Star Wars: The Bad Batch Episode 1 Review – Five Alive

The Bad Batch got a bit of a raw deal in their Star Wars debut. Introduced at the beginning of the final episodes of The Clone Wars, this team of unusually modified Clonetroopers felt like both a gratuitous spinoff setup and a stalling tactic to keep us from the Ahsoka story we all really wanted to see. Plus they basically came off like the Ninja Turtles as Clonetroopers: Leader Guy, Rowdy Party Dude, Brain, and Edgy Emo. This is arguably true of many, many super-teams.

The Clone Wars series ended, and Lucasfilm has positioned The Bad Batch as a direct sequel. So much so that the beginning of the first episode features The Clone Wars logo burning up to reveal The Bad Batch underneath. And yes, the same narrator recaps background info. In this case, we actually see some scenes from Revenge of the Sith animated in Clone Wars style. As with every prior season of The Clone Wars animation thus far, the details have improved, and the humanoid faces continue to look slightly less like carved wood.

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Timeline-wise, this series begins just as Obi-Wan Kenobi prepares to confront General Grievous on Utapau in Revenge of the Sith. Jedi Master Depa Bilaba and her Padawan Caleb (who will become far more significant under another name one day) lead a Clone force against one of Grievous’ last droid battalions. Under fire and outgunned, they’re saved by the Bad Batch, who are now a five-man team since rescuing the now-cyborg Echo, technically the only one of them not genetically modified. Then Order 66 hits, and it’s Jedi-killing time. Except because of how “different” the Bad Batch are, only one of them, sniper Crosshair (voiced, as they all are, by Dee Bradley Baker), feels the deeply embedded inclination to exterminate.

The bulk of the episode takes place on Kamino, at the primary cloning facility/barracks, as most of the troops get recalled. It happens just in time for Palpatine’s announcement of the new galactic Empire, and the arrival of Tarkin (Stephen Stanton) to assess the budgetary value of Clones. Draftees, he reasons, will save a lot of money over the purchase of lab-grown soldiers. This is why Stormtroopers are bad shots, folks: forced austerity by a fascist bureaucrat.

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List-makers who insist on including The Star Wars Holiday Special and an hourlong Droids episode in their rankings of best Star Wars “films” will probably consider this 70-minute pilot to count as such. If it is, it will likely turn out to be one of the least divisive of them. There’s really only one new character, a young female Clone named Omega (Michelle Ang), and she’s not super-annoying. The story fills in mythology gaps without being too overly referential (one familiar character feels unnecessary, but oh well). The existing characters behave consistently, with no wild divergences to make fans yell “He wouldn’t do THAT!” It helps that the Bad Batch come to us as essentially blank slates, with little established as to what they would and would not do.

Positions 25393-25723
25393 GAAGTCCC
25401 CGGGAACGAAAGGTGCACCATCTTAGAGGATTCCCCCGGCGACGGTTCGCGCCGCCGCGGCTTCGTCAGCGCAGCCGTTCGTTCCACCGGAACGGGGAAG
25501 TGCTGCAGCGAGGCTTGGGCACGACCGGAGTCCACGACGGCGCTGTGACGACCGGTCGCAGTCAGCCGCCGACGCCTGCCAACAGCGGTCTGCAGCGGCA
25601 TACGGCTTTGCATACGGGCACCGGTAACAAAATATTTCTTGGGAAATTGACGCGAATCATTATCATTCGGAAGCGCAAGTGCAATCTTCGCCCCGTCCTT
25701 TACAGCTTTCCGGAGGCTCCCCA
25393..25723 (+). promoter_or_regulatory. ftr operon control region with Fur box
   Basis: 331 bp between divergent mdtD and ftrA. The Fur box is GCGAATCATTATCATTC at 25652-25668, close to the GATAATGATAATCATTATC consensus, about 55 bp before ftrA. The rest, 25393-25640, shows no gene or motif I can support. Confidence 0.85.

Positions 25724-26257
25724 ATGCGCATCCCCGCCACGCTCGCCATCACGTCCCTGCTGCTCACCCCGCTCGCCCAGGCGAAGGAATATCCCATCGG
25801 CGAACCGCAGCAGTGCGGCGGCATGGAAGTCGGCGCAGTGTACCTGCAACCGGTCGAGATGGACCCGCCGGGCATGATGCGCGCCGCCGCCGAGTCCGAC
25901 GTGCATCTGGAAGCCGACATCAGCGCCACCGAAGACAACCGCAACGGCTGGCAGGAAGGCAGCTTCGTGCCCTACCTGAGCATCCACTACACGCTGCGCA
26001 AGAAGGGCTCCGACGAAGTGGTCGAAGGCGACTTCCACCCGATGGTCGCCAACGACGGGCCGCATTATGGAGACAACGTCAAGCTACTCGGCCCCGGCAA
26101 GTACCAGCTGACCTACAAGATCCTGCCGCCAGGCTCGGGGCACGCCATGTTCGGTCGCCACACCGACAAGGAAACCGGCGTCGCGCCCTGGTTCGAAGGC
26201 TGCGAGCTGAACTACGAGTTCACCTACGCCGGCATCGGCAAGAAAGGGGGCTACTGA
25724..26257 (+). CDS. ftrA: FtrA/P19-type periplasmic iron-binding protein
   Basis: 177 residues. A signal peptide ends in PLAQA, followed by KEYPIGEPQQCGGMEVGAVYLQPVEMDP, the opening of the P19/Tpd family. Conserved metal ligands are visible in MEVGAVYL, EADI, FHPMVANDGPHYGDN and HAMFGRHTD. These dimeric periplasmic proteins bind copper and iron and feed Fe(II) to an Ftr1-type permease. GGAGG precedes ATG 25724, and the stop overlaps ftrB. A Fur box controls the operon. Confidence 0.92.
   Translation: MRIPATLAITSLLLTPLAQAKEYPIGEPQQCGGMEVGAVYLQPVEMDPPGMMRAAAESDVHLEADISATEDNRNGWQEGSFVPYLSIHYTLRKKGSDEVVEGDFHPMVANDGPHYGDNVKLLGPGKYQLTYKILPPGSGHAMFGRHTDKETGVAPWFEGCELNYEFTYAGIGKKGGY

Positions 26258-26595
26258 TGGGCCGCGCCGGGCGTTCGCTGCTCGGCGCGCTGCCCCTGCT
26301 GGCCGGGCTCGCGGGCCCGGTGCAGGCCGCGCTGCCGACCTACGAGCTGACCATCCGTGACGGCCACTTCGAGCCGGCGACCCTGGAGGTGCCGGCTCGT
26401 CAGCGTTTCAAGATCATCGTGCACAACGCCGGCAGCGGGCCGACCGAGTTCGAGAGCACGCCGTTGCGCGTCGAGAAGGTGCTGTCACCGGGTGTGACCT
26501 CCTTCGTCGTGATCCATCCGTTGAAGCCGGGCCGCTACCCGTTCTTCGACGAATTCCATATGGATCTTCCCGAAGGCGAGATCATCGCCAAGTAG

Yes, it would be nice if the folks making The Clone Wars and all of its spinoffs would hire a dialect coach to inform non-English, non-New Zealand actors faking those accents that the “a” sound in words like “blast” should be pronounced as an “ahhh” sound. Stanton’s overall English accent as Tarkin has always been super-dodgy. Plus, if a character says her name is “Oh-MEE-ga,” it seems rude to call her “Oh-MAY-ga.” But at this point, all of that is baked in as a feature. Considering Dee Bradley Baker stars as every member of the Bad Batch, recording all the voices in the same take and keeping them distinct, folks can cut him some slack.

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In its goals, however, this most certainly plays like a pilot, designed to establish a new status quo from which to springboard continuing adventures. As one executive producer noted, The Bad Batch feel a bit like The A-Team in set-up. It remains to be seen if they will continue forward as benevolent mercenaries helping the oppressed as well. We haven’t had any series set in the immediate post-Sith galaxy before, and that makes this inherently the darkest animated series yet. The Bad Batch can’t overthrow the Empire, because they didn’t. And it’s a good decade before the events of Rebels start to turn the tide even the tiniest bit. For all the fans who constantly ask for their Star Wars to be grim, yet don’t want existing good guy characters like Luke Skywalker in any way tainted by darkness, this feels like a winning formula.

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Sound design is generally great in any Star Wars production, but it’s particularly worth a call-out here. Since the animation, despite getting ever-more sophisticated, still looks stylized, the atmosphere truly sells the reality. In particular, a key scene in the Clones’ cavernous cafeteria is full of ambient noise and empty-space echoes. This creates as immersive a space as any in all of the prequels.

It’s probably a matter of taste whether fans will take to a lead ensemble that’s almost entirely jaw-clenched manly men. Wrecker, who likes to break and blow up stuff, should amuse younger children. Omega is clearly in there because somebody realized a complete lack of female characters could become a problem. But in terms of quality, the show operates on the same level as the previous Dave Filoni shows. That’s good news whether or not this particular angle appeals.

Rating: 3.5/5

The Bad Batch episode 1, “Aftermath,” is now streaming on Disney+.

Recommended Reading: Star Wars Legends Epic Collection: The Clone Wars Vol. 1

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